Using W3C OWL2 Service Composition policies can be expressed in an ontology like:

‘Modalizing’ the ontology classes the reasoner will be able to deduct further service composition rules by applying Deontic Logic methods:

images

Figure 4 Deontic actions

3 Interfacing with NFV and SDN

OWL2 ontologies may be augmented by forms of Rule Interchange Format, a further W3C standard. Rules in RIF provide the necessary functionality to specify procedural attachments in an OWL2 ontology, i.e. programs written in a procedural language that can be invoked by rules. These procedural programs may provide the necessary interfacing algorithms and code for communication with NFV and SDN functions.

4 Outlook

After compiling a current overview on available knowledge and semantic representation techniques as part of a Workshop on Software Defined, Context Aware and Dynamically Adaptive Services Overlay Networks (EcoSDSON) an attempt to provide a first, yet incomplete, OWL2 ontology in XML/RDF syntax should be undertaken.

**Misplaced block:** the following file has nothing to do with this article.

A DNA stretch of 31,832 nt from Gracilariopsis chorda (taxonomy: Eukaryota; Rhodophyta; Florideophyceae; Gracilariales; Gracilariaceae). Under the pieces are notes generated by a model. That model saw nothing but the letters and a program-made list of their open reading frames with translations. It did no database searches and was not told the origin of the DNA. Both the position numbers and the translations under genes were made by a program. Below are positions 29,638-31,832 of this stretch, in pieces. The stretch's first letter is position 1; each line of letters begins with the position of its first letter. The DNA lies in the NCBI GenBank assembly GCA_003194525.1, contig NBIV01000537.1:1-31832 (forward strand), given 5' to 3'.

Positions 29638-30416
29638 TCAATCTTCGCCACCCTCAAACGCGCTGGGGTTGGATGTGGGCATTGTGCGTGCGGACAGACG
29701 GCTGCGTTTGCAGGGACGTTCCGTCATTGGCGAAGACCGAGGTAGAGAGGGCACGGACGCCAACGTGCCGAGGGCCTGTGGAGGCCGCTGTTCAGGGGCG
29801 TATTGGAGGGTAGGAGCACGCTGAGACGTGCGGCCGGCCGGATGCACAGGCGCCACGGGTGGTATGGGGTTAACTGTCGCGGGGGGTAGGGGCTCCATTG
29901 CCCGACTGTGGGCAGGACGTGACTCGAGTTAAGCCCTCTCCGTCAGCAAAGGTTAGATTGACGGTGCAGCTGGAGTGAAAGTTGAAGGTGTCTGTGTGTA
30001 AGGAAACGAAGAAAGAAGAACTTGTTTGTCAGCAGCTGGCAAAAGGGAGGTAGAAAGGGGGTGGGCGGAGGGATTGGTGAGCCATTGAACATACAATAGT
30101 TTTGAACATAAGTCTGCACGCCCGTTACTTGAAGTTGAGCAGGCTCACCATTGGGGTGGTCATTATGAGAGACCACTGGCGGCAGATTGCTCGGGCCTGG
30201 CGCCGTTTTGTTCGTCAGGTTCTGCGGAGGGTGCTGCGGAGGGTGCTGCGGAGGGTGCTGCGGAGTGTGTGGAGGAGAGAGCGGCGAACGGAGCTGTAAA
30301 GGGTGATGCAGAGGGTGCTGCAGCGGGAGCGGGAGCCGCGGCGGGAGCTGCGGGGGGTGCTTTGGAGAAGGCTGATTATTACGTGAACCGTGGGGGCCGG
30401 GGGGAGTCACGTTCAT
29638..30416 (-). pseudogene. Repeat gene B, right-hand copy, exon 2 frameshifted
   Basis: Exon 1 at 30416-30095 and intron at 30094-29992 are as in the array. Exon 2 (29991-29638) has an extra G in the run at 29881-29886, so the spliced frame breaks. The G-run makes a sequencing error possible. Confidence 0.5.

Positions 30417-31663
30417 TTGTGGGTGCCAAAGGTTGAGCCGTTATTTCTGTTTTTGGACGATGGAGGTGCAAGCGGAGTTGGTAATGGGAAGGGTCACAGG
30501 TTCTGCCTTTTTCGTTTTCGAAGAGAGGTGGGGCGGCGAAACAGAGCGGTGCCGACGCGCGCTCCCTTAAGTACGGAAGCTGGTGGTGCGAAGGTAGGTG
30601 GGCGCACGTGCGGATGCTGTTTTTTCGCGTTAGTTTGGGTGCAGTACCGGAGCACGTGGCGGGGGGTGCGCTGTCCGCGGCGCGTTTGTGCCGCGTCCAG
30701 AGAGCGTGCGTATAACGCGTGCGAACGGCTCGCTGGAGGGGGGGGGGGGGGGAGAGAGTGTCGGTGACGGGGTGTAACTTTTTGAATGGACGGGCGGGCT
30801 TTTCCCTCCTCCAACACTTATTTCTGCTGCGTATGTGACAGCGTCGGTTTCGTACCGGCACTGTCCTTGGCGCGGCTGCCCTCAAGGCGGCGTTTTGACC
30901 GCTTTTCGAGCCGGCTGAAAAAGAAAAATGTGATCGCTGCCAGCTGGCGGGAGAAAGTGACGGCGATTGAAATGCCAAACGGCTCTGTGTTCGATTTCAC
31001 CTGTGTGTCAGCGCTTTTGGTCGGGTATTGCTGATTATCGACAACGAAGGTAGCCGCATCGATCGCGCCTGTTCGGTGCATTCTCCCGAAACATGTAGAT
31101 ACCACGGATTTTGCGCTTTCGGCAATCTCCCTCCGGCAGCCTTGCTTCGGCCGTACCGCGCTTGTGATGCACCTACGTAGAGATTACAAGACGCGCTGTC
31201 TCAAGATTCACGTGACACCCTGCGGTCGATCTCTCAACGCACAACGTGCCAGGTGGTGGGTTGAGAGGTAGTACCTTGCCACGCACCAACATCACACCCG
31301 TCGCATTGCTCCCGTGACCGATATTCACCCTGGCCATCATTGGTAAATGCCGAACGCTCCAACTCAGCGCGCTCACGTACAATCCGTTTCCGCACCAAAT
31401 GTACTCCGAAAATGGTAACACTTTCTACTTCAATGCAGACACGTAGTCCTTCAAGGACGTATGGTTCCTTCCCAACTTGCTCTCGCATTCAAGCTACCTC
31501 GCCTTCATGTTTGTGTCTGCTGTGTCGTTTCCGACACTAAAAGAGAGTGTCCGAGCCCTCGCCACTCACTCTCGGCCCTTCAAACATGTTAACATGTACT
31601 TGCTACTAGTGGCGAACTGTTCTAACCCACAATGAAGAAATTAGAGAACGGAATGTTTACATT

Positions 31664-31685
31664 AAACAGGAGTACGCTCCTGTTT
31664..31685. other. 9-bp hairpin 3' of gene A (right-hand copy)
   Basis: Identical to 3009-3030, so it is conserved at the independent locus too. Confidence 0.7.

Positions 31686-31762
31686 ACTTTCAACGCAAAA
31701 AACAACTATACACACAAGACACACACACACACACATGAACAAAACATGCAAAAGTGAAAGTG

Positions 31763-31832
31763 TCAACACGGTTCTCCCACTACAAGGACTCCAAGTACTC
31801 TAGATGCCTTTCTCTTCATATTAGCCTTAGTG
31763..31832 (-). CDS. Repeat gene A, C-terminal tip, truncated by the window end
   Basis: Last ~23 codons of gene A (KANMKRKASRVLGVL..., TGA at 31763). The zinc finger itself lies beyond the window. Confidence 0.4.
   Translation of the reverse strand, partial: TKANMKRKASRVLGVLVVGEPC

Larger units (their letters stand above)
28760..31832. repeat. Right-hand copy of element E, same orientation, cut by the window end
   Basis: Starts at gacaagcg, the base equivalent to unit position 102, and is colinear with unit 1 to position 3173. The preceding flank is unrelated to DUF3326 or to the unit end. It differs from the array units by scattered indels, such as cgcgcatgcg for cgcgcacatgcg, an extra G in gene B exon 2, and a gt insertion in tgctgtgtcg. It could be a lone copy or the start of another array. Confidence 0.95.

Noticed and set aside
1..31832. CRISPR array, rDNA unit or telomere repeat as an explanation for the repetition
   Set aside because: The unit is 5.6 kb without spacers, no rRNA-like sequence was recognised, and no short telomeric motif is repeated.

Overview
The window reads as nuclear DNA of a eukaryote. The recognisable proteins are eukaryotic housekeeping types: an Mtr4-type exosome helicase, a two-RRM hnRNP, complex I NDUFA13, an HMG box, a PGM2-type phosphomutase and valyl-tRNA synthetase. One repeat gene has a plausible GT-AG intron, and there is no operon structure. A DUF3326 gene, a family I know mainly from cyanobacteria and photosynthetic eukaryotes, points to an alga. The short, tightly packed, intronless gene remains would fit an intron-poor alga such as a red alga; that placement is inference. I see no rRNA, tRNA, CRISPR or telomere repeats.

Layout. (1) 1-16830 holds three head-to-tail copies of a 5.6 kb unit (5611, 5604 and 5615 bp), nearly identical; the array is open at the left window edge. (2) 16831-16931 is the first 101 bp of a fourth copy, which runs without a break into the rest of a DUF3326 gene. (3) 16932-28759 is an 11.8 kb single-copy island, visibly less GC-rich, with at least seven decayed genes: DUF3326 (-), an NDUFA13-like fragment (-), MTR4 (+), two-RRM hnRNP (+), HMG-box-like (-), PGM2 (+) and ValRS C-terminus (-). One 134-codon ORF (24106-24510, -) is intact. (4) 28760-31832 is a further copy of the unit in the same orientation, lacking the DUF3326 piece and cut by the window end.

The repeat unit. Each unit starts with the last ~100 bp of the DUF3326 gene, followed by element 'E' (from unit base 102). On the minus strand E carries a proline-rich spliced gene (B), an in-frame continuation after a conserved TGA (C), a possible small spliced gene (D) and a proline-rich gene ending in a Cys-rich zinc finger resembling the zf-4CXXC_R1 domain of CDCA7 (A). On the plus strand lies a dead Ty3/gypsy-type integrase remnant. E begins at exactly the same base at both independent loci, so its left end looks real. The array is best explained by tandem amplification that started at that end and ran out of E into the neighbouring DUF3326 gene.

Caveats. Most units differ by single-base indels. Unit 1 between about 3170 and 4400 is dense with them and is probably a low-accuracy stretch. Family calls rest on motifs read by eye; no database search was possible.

Future research should also attempt to include temporal aspects into service composition design to accommodate for time relevant and dependent changes from a service as well as network related view.

References

[1] Jinghai Rao and Xiaomeng Su, “A Survey of Automated Web Service Composition Methods”, Norwegian University of Science and Technology, Department of Computer and Information Science, N-7491, Trondheim, Norway, {jinghai,xiaomeng}@idi.ntnu.no

[2] F. Casati, M. Sayal, and M.-C. Shan. “Developing e-services for composing eservices.” In Proceedings of 13th International Conference on Advanced Information Systems Engineering(CAiSE), Interlaken, Switzerland, June 2001. Springer Verlag.

[3] C Natschläger-Carpella, “Extending BPMN with Deontic Logic”, Dissertation at Johannes Kepler Universität Linz, Austria, 2012

[4] “OWL 2 Web Ontology Language Structural Specification and Functional-Style Syntax (Second Edition).” W3C Recommendation, 11 December 2012. Available at: http://www.w3.org/TR/owl2-syntax/